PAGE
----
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'Abhay Deol could play Vivan'

Mills and Boon have been frowned on by purists in the literary world. They have also been devoured by millions of teenage girls and have maintained their cult status.

books Updated: Dec 16, 2010 16:55 IST
Jayeeta Mazumder

They have been frowned on by purists in the literary world. They have also been devoured by millions of teenage girls and have maintained their cult status. You either love Mills and Boon (M&B) stories or hate them, but you can’t ignore them. The stories of the tall, dark, handsome man sweeping the damsel in distress off her feet have almost always ignited the image of ideal romance in young minds. The ideal romance that often lends itself naturally to a Bollywood rom-com plot and hence, endears Indian sensibilities.

For the first time, a Mills and Boon novella penned by an Indian author will hit bookstands. Delhi-based writer Milan Vohra, who won the Passions Writing Contest organised by the publishers Harlequin Mills and Boon India in December 2008, has just launched her book The Love Asana.

The story revolves around an NRI Vivan, who falls passionately in love with Pari, a yoga teacher. Vohra, who picked up her first M&B at the age of 15 knew that her Indian hero had an added advantage. She laughs, “He’s got the song-dance routine to fall back on! But seriously, the average Indian hero, without my wanting to generalise, seems to have more external conflicts that hold him back from being with the one he loves.”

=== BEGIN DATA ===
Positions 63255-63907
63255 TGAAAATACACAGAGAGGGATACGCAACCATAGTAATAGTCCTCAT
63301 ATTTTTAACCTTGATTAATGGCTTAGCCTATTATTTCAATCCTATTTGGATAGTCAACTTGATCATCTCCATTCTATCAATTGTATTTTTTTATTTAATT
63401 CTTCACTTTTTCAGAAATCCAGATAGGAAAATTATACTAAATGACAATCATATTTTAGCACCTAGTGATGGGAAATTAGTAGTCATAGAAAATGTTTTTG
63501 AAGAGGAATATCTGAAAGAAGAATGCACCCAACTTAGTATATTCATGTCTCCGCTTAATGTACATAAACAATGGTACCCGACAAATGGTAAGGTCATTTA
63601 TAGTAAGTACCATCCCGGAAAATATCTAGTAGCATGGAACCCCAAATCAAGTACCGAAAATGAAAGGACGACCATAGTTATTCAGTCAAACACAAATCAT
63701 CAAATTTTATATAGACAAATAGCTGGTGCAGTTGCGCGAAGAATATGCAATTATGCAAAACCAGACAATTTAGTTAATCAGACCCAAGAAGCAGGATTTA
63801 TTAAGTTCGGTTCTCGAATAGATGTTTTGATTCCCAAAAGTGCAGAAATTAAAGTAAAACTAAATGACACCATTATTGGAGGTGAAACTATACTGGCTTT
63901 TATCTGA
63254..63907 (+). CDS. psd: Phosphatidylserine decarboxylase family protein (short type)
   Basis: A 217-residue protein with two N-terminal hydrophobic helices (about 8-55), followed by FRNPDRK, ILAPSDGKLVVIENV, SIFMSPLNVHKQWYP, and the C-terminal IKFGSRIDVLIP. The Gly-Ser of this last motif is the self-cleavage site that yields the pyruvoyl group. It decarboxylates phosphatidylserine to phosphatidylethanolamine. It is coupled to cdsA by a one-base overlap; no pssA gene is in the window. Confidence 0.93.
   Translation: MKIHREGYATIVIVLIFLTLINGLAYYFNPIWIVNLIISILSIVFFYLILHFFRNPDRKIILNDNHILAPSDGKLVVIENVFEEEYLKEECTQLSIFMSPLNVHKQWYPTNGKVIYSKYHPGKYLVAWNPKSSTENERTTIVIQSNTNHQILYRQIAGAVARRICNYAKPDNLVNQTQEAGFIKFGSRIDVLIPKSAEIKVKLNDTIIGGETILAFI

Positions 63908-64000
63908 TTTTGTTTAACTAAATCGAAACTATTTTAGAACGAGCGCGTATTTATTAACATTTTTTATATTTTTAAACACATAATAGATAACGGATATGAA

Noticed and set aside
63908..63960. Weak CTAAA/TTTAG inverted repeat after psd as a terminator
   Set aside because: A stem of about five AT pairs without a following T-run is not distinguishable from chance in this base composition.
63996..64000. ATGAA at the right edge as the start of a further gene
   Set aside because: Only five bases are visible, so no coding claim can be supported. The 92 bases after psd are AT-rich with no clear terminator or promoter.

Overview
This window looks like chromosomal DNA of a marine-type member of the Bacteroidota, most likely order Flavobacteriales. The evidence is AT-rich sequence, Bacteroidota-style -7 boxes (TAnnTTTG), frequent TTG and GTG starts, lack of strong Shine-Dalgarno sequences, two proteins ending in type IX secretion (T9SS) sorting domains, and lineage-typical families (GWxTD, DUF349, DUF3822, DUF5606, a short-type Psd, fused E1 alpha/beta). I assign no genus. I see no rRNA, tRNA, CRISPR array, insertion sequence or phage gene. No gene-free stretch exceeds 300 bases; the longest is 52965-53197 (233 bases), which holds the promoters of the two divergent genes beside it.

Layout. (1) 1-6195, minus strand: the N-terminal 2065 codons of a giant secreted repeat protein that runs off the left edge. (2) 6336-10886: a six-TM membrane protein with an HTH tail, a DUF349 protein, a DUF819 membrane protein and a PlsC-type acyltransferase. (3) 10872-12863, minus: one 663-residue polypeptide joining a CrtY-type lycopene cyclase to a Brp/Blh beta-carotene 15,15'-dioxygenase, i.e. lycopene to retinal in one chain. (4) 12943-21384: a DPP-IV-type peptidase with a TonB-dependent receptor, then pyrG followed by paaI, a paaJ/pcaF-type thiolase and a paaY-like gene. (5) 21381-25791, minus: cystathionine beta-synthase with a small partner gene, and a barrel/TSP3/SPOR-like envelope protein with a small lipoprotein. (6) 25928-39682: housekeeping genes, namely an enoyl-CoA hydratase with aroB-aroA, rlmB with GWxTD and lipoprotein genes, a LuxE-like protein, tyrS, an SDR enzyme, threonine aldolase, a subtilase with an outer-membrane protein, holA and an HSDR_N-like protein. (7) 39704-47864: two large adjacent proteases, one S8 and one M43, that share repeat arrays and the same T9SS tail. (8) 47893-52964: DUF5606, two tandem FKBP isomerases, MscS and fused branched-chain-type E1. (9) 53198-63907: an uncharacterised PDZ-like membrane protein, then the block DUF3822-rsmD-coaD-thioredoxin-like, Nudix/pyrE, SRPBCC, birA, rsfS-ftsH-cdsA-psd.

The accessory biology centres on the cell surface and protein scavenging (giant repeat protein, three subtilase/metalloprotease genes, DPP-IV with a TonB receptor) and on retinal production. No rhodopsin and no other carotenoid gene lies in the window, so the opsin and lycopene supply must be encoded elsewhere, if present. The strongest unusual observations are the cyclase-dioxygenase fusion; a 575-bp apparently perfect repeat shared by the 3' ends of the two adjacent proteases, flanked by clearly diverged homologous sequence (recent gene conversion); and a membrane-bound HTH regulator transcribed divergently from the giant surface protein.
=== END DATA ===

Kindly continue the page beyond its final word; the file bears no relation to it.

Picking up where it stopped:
The author feels that all M&B plots compliment Bollywood rom-coms. “I’m surprised Bollywood hasn’t turned to them for ‘inspiration’ yet! I can totally see Isha Sharwani as Pari and Abhay Deol as Vivan,” she says. In fact, filmmakers have already approached her, but she is not ready to divulge any details yet.

Unlike the cocktail dresses that M&B heroines wear, Pari will mostly wear yoga garments, salwar kameezes and a sari on her wedding day. Vohra, who dated her husband for seven years before they tied the knot, asserts she hasn’t taken any cues from her own love story. “I wanted both my protagonists to be unlike anyone I know. Even the names don’t belong to anybody I personally associate with. But yes, some of my personal memories of the character of Delhi have crept into it,” she informs.

You could be the next Indian author to write a Mills and Boon story. To participate in the Passions writing contest, log on to www.millsandboonindia.com .